Lewis Hamilton celebrated his 89th career victory at Spa, two short of Michael Schumacher’s record with 10 races of the season to go.
Behind a very 2020-routine result – Hamilton from Valtteri Bottas and Max Verstappen – lay a treacherous kaleidoscope of circumstances that might have made this race something quite different.
Spa-Francorchamps is not historically a great track for Mercedes. There’s a reason for that. It has dominated the hybrid era with a series of super high downforce cars, albeit pushed along by the best power unit. But this elongated circuit doesn’t reward that downforce as much as more conventional venues – and the concomitant lower drag of a lower downforce car is rewarded to an unusual degree. So the others tend to close up on Mercedes here, sometimes even out-run them.
Red Bull was on the cusp of doing that. But ultimately the underlying advantage of the W11 was enough to see it through even on the least favourable track it has visited this year, helped by a couple of key events outside its control.
On Saturday Verstappen came within a hundredth of a second of spoiling a Mercedes front row lock-out, but on Sunday was stymied by the same tyre concerns as Mercedes and so track position remained the dominant factor. As such, once Hamilton had got to Les Combes on the first lap without anyone slipstreaming past him – always a hazard here – and with Bottas right behind, blocking Verstappen from attacking, the game was set.
But things weren’t quite as normal beneath the radar as the outcome makes it sound. A small clue was the fact that the lead trio were being caught hand-over-fist in the last few laps by Daniel Ricciardo’sRenault, which fell only 3sec short of Verstappen after setting the race’s fastest lap.
The factors below the radar were as follows.
The threat of Sunday rain
In the days leading up to the race, the forecast was always rain for Sunday. Weather is more difficult to predict in the mini-climate of this valley than most places, but even so F1 teams love data, find it hard to divorce themselves from it.
What that forecast did was skew Red Bull towards the less extreme of its two available low-downforce wings. Which allowed Mercedes to do the same. Because if Red Bull had not chosen that wing Mercedes would have been obliged to go with its lower downforce wing too. The difference in end-of-straight speed would have made it virtually impossible to defend from the Red Bull up to Les Combes otherwise. Both teams had tried both their wings on Friday. The Red Bull seemed to prefer the lower wing, but it was abandoned because of the forecast. The Mercedes definitely was better on the higher wing. The forecast of rain was actually a lucky break for Mercedes.
But the race was long over by the time the rain finally came. In the dry, the higher downforce set-ups overworked the tyres through the sweeps of the middle sector. An early safety car for the Giovinazzi/Russell accidents at Fagnes on lap 10 brought everyone in for new tyres and forced a much longer second stint than planned, rather like at the British Grand Prix with Kvyat’s accident. The two cars with the most downforce – the Mercedes and Red Bull – suffered the most and the lead trio were forced to drive a long way off the pace.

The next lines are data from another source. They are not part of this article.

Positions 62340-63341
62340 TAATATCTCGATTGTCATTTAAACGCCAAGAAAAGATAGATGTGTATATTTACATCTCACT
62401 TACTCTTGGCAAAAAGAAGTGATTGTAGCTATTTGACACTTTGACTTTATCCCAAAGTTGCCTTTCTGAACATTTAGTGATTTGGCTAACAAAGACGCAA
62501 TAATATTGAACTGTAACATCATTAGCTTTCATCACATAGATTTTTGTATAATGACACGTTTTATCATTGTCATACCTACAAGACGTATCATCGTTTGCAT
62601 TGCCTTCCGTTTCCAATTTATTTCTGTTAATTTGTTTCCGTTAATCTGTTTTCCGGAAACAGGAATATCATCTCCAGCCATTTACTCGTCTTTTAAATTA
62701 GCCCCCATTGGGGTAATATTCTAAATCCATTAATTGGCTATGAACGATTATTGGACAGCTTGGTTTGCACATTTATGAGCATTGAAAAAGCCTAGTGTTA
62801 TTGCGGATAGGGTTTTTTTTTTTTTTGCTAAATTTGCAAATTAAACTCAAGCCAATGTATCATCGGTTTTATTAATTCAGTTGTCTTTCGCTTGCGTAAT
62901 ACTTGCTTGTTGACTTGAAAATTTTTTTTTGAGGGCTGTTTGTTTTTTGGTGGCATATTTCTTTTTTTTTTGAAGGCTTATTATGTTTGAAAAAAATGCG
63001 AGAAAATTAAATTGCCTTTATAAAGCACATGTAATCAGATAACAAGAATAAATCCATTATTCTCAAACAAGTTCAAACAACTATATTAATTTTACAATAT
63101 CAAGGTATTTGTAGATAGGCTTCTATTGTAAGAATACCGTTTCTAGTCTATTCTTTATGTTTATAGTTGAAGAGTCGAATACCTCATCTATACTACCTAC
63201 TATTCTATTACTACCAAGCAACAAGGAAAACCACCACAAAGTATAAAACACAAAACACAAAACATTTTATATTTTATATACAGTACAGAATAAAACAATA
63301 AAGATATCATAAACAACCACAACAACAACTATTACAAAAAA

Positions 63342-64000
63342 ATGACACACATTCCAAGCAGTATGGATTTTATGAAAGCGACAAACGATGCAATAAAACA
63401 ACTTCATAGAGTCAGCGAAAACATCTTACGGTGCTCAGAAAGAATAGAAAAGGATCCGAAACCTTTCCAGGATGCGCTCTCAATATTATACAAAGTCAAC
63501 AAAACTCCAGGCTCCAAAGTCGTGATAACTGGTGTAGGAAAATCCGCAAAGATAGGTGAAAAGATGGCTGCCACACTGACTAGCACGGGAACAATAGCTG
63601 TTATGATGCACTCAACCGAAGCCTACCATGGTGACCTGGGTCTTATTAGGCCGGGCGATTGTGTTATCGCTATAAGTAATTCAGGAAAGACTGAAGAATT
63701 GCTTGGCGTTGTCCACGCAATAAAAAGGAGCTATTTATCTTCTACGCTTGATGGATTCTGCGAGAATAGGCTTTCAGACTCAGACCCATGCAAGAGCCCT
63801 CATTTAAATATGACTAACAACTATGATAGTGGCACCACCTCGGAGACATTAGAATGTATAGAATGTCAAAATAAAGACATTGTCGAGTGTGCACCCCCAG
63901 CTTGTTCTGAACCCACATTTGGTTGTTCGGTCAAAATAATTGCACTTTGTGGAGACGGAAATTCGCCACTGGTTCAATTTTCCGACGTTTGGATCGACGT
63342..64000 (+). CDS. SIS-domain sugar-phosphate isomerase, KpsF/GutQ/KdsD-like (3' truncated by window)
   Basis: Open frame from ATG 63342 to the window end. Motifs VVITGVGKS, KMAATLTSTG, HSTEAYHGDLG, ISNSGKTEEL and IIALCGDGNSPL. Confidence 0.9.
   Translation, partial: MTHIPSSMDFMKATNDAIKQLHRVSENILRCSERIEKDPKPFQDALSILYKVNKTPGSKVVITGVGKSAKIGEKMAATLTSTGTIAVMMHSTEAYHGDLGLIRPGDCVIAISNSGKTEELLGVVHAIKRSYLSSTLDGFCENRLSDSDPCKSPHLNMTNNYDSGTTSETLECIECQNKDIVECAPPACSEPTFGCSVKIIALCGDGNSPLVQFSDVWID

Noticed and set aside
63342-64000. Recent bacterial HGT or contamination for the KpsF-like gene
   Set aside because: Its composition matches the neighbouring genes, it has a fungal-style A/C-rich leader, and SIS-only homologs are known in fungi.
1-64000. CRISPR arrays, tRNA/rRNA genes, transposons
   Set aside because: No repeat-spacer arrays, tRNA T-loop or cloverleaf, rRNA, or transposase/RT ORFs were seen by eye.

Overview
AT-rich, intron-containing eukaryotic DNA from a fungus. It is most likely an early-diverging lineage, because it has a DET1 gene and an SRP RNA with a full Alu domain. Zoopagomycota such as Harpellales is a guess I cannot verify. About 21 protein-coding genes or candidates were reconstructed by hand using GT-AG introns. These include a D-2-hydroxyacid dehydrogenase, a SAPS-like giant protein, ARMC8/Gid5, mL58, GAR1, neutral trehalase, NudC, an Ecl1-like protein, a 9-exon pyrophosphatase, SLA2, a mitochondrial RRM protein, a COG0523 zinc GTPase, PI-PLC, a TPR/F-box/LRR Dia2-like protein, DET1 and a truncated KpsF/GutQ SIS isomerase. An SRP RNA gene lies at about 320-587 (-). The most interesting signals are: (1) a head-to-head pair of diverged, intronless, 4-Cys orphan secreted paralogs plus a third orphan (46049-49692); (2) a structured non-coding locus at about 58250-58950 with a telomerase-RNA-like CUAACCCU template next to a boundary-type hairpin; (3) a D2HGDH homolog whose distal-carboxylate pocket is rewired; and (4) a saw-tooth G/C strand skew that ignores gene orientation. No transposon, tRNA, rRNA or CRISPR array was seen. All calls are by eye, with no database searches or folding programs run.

Speed of Renault
Partly because of the aforementioned nature of the track and the way it rewards low drag cars and isn’t as punishing of lack of downforce as conventional circuits, the Renault was flying. But it was about more than just that: this car, just like last year’s, is in its sweet spot when run in low downforce trim. Both Ricciardo and Esteban Ocon found that it just flows better when not loaded up with wing, feels more connected between front and rear. So that’s where they ran it, with the minimum amount of wing possible – making it super-fast at the end of the straights. Ricciardo qualified his fourth, within a quarter of a second of Bottas and Verstappen, and ran there in the race. He was initially left behind by the lead trio but as they began suffering their high-downforce tyre troubles, he was able to come back at them hard in the closing stages. So hard he was even able to set the race’s fastest lap on the very last lap.
Ricciardo’s speed relative to the tyre-compromised Verstappen rather took Red Bull by surprise – and that had a further implication upon the shape of the race:
Locked Into a One-Stop
Ordinarily, Red Bull might have converted Verstappen into a two-stop once the tyre problem became apparent. That in turn would have given Mercedes the dilemma of whether to respond and whether to do so with one or both cars.
Another sublime drive at Spa puts Lewis Hamilton on track to equal Michael Schumacher's record for Formula 1 wins: 2020 Belgian Grand Prix race report
But Red Bull couldn’t do that – because Ricciardo was never far enough back. The speed of the Renault was locking Verstappen into the one-stop stalemate. Sure, he’d have been way faster than Ricciardo on a fresh set of tyres. But the difference in end-of-straight speeds between the Red Bull and Renault would likely have made it impossible to pass.
So, locked together into a tyre-conserving slow pace in the late stages, unable to do any actual racing, Hamilton, Bottas and Verstappen squeaked home with a few seconds between them. Another three laps and Ricciardo would have been among them – and a sensation might have unfolded. Next is Monza – where the Renault is expected to be even better.